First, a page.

|dc.description.abstract||Tobacco remains the leading preventable cause of death in the world, and 5 million people worldwide continue to smoke. Further adding to the problem is the fact that smoking cessation rates are very low, and there are some smokers for whom quitting smoking is extremely difficult. Many smokers find nicotine replacement therapy (NRT) products unappealing, and even when used as directed NRTs only achieve modest cessation rates. Smokeless tobacco (ST) may be more appealing than NRT and deliver nicotine in a more palatable way to cigarette smokers. ST is also far less harmful than smoking. It is for these reasons that many scientists and health professionals have suggested the use of ST as a substitute for smoking to reduce tobacco-related harm.
Although the health risk posed by ST appears to be much less than conventional cigarettes, the extent to which ST may serve as a harm reduction product is highly contentious. Furthermore, although ST products are legal and widely available, it remains unclear whether conventional cigarette smokers in Canada will use ST products as a substitute for cigarettes or as a cessation aid, if at all. And despite the strong evidence for the effectiveness of cigarette warning labels, there is little research on ST health warning labels.
The current study investigated perceptions of ST products with and without HWLs and relative health risk messages among 611 young adult Canadian smokers aged 18-30. The study sought to examine the impact of ST health warning labels (HWLs) on appeal, willingness to use, and perceived health risk and addictiveness. Participants completed a survey during which they were asked to view and provide their opinions on a series of ST packages that were digitally altered according to each of six experimental conditions: (1) "standard" packages of leading ST brands, (2) "standard" packages + a relative risk message about the harm of cigarettes compared to ST added, (3) "Standard" packages + text HWL, (4) "Standard" packages + text HWL and relative risk message, (5) "Standard" packages + picture HWL, and (6) "Standard" packages + picture HWL and relative risk message.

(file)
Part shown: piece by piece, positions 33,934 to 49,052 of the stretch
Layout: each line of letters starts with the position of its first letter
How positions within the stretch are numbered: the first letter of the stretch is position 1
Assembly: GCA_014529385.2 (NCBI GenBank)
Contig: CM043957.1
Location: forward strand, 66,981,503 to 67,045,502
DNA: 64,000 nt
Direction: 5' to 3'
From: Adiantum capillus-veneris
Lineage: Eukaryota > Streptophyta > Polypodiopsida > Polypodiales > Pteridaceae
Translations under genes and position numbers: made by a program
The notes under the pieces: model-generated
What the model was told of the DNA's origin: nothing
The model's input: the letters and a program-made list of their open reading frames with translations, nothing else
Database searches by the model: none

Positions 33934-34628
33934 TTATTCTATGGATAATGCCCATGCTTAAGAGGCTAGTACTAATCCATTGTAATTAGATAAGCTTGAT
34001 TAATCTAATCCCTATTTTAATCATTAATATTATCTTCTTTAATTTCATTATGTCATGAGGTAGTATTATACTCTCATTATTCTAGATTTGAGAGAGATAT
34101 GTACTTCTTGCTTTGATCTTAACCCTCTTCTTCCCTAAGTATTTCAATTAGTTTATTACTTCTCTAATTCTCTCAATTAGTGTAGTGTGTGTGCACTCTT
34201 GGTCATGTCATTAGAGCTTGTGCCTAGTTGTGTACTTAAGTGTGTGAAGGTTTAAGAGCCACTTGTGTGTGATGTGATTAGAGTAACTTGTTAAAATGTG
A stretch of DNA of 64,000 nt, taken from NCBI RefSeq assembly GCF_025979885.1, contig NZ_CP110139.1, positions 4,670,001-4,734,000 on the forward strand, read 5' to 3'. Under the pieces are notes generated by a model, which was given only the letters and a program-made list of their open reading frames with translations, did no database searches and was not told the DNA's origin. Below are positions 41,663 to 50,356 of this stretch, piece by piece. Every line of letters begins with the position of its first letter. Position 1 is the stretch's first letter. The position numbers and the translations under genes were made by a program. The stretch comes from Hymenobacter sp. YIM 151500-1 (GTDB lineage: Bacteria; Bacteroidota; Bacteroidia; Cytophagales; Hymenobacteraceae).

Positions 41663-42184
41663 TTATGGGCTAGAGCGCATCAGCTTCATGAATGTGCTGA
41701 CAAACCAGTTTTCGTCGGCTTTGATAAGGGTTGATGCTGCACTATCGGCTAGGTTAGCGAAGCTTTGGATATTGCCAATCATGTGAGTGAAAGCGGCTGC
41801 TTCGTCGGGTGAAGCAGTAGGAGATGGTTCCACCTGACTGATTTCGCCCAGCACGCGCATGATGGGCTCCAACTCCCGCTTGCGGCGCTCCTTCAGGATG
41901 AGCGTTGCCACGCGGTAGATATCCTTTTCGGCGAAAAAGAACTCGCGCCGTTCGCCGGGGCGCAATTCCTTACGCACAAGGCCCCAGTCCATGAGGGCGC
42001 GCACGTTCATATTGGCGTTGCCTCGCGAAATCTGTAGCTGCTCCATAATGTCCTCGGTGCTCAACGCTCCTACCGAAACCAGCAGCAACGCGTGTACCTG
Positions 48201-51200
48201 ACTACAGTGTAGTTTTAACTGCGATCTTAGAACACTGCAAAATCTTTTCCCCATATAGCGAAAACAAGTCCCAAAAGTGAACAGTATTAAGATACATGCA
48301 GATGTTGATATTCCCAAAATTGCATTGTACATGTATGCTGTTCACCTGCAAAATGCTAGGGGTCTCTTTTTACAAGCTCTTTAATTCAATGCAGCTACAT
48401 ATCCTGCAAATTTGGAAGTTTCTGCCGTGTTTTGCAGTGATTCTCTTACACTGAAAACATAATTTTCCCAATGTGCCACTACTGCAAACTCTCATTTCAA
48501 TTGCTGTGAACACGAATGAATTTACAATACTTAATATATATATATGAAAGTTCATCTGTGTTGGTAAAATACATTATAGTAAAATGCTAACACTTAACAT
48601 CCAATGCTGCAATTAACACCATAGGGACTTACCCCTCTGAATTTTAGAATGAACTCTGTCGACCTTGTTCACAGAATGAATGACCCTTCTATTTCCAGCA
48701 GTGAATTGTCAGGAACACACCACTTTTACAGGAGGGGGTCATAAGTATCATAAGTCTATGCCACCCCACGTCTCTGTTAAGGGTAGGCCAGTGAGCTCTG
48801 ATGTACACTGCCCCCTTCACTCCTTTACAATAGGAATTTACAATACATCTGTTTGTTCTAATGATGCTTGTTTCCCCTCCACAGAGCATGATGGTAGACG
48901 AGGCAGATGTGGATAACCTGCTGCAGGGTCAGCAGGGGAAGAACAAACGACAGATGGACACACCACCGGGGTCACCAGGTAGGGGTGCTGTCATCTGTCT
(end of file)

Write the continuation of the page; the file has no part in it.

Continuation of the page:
The findings indicate that many smokers are unaware that ST is less harmful to health compared to smoking. Despite this, approximately half of young adult Canadian smokers indicated that
they were willing to try ST as a substitute for smoking and to help quit smoking. Picture warnings increased misperceptions about the health risk of ST and decreased smokers‘ willingness to try ST, whereas text warnings did not. Similarly, adding a relative health risk message to the warning label that communicates the lower risk of ST compared to cigarettes increased willingness to try ST when added to text warnings, and decreased willingness to try ST even further when added to picture warnings. This study is among the first to examine ST warning labels, and is the first to examine the impact of picture warning labels on ST. Overall, the findings suggest picture warnings may make it more difficult to communicate the differences in risk between ST and cigarettes.||en